August 11, 2012

Comparison of Handler Paths on Rear Crosses

Many people believe that aggressive handling with fast-running front crosses produces the fastest agility runs. However, there are many times when you will not be able to put yourself in a good position for a front cross, but  can use a rear cross without any loss in time. A good rear cross has many components; in this article, we examine the effect that handler path has on a run.

There are two general paths that handlers usually take for a rear cross: a diagonal path and an L-shaped path.

Comparison of Handler Paths on Rear Cross
Comparison of Handler Paths on Rear Cross

In the video below, when Sarah “drives the diagonal line” on a rear cross, she puts herself in a much better position to handle the next part of the course. The snapshots of Sarah were taken at the dog’s landing point for both the diagonal path and L-shaped path.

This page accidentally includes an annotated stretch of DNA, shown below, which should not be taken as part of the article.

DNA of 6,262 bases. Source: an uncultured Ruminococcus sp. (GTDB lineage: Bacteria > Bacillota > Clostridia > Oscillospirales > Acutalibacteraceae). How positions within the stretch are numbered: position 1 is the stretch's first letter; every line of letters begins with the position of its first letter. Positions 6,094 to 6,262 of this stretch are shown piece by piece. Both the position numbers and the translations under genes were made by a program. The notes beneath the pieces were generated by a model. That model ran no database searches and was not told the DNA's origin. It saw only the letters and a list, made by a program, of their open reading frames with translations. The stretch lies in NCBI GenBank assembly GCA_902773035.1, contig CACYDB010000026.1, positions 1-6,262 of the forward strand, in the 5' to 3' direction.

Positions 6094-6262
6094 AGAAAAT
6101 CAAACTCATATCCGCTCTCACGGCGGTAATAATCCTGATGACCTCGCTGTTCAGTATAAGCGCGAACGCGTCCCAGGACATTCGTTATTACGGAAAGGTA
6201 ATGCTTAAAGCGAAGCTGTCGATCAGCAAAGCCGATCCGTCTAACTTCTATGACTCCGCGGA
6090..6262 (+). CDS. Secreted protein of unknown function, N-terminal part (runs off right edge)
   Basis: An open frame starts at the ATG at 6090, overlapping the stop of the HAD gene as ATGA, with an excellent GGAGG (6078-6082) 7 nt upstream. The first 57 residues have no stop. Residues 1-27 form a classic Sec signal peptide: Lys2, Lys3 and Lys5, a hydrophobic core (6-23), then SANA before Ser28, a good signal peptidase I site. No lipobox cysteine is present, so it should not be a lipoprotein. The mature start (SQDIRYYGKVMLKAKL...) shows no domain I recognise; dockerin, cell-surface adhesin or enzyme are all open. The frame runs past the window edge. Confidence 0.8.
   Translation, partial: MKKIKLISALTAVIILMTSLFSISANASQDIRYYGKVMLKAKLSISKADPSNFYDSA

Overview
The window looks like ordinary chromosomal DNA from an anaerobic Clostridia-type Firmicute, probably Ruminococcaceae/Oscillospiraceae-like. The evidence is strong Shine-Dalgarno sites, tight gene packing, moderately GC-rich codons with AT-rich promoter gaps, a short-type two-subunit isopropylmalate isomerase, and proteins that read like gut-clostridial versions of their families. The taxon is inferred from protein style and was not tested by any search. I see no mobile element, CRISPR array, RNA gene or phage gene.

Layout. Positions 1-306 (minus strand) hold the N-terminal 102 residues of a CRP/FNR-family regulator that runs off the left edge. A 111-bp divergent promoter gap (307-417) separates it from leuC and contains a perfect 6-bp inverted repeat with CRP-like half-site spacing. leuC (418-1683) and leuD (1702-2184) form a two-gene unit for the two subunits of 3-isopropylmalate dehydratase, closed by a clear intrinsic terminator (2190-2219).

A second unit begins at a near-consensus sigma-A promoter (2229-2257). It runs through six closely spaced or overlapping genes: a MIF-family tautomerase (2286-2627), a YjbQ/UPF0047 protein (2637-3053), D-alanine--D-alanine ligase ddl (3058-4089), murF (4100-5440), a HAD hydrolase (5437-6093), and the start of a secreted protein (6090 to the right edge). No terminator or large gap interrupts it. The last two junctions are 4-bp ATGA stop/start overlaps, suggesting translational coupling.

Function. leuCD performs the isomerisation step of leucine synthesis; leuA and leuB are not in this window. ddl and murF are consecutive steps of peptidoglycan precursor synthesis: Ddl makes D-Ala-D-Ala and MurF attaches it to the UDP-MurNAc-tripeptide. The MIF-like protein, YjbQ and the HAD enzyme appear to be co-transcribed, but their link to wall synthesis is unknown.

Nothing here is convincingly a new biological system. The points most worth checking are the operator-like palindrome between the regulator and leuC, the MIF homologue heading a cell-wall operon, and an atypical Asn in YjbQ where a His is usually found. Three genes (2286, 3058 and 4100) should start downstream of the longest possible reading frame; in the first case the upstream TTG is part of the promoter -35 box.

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  • Very cool analysis! I have hated the L-shaped “path” ever since and its tortured justification as semi-ok (as in a poor relation to the front-cross). Flow! (“The flow isn’t like time, it’s like life. It’s like a heartbeat or the way you breathe, it can jump, speed up, slow down, stop, or pound right through like a machine. If the beat is time, flow is what we do with that time, how we live through it. The beat is everywhere, but every life has to find its own flow.” -Jay-Z (2010-12-07). Decoded (Kindle Locations 206-209). Random House, Inc.. Kindle Edition.

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